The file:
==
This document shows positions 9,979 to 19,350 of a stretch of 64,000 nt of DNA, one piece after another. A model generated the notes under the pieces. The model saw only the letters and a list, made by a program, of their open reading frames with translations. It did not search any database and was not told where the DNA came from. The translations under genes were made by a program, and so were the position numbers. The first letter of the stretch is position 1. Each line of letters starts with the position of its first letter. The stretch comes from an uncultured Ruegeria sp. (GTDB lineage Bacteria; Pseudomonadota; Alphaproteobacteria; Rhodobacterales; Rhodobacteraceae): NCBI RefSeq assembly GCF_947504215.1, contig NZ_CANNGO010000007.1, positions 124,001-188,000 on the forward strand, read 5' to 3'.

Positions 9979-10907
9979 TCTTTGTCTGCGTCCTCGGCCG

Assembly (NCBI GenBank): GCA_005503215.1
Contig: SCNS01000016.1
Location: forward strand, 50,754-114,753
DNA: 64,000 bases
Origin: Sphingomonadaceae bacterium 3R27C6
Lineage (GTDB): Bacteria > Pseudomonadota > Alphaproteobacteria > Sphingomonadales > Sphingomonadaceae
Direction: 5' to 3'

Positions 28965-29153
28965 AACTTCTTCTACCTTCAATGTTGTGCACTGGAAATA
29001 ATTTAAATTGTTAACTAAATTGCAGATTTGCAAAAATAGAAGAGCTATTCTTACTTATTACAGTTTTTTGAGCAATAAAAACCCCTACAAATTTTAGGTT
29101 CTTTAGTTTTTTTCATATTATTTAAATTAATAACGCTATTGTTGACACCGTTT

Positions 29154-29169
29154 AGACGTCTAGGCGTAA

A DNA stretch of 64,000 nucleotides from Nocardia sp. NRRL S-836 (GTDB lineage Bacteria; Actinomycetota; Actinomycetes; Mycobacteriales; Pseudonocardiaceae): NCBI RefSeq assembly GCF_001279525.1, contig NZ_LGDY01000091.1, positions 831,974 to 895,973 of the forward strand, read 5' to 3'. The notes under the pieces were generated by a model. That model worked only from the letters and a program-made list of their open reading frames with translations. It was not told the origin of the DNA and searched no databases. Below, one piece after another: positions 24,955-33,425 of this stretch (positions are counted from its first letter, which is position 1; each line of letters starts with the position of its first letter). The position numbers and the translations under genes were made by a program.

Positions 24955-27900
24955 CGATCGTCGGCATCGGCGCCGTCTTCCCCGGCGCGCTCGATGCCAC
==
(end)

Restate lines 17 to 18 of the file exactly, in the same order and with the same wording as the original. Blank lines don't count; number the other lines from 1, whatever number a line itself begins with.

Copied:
A DNA stretch of 64,000 nucleotides from Nocardia sp. NRRL S-836 (GTDB lineage Bacteria; Actinomycetota; Actinomycetes; Mycobacteriales; Pseudonocardiaceae): NCBI RefSeq assembly GCF_001279525.1, contig NZ_LGDY01000091.1, positions 831,974 to 895,973 of the forward strand, read 5' to 3'. The notes under the pieces were generated by a model. That model worked only from the letters and a program-made list of their open reading frames with translations. It was not told the origin of the DNA and searched no databases. Below, one piece after another: positions 24,955-33,425 of this stretch (positions are counted from its first letter, which is position 1; each line of letters starts with the position of its first letter). The position numbers and the translations under genes were made by a program.

Positions 24955-27900